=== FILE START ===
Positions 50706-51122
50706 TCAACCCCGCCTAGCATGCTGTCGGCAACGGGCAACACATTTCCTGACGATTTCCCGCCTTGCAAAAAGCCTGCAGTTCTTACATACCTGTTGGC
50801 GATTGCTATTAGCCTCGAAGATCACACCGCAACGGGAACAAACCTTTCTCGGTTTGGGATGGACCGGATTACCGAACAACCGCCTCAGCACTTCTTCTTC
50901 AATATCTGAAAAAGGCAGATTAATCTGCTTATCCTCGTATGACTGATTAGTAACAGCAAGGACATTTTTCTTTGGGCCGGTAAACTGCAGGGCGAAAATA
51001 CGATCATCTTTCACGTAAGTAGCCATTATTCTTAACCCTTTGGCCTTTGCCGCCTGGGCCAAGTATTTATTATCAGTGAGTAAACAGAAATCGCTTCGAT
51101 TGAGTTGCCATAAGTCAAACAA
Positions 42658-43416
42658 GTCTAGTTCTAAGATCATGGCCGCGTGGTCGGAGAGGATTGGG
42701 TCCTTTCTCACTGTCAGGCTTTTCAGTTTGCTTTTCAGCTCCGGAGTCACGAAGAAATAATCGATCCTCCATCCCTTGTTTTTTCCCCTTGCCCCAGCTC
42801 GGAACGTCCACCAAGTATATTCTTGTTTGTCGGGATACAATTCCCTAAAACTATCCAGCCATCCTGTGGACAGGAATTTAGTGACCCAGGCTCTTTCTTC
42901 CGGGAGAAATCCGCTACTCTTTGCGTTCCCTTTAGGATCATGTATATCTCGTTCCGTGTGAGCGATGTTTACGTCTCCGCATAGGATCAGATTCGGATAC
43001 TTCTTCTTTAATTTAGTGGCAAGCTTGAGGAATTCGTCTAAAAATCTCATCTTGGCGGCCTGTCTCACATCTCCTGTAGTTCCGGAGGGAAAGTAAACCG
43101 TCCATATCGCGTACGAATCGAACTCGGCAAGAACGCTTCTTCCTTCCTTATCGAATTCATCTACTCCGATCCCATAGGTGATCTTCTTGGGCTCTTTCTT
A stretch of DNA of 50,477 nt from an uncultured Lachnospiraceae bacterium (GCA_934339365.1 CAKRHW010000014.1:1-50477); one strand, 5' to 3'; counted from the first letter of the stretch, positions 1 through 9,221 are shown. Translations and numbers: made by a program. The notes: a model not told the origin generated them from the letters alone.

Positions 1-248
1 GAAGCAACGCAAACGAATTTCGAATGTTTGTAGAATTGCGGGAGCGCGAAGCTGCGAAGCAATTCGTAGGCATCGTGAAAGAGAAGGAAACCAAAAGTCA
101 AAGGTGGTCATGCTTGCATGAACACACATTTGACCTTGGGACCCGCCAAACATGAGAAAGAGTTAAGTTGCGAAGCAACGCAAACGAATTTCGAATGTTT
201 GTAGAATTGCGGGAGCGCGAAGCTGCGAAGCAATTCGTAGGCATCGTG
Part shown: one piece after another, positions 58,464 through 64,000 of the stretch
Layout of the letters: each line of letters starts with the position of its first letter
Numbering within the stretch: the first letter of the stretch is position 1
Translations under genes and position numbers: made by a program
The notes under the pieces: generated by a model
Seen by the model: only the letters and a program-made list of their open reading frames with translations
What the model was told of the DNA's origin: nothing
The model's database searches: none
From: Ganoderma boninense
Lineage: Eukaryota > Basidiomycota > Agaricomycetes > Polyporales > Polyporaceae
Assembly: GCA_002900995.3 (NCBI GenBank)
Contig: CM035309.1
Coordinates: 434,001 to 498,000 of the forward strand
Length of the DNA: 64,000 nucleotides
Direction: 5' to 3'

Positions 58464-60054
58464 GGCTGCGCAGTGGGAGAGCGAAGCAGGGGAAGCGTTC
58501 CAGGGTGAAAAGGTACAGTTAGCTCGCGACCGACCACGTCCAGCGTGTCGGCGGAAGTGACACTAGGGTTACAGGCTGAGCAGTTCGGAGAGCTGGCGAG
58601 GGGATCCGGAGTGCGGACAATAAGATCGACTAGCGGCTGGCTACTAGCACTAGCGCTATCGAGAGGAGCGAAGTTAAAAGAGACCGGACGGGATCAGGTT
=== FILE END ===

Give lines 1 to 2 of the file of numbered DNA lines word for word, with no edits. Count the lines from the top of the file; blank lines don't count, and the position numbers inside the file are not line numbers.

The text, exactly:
Positions 50706-51122
50706 TCAACCCCGCCTAGCATGCTGTCGGCAACGGGCAACACATTTCCTGACGATTTCCCGCCTTGCAAAAAGCCTGCAGTTCTTACATACCTGTTGGC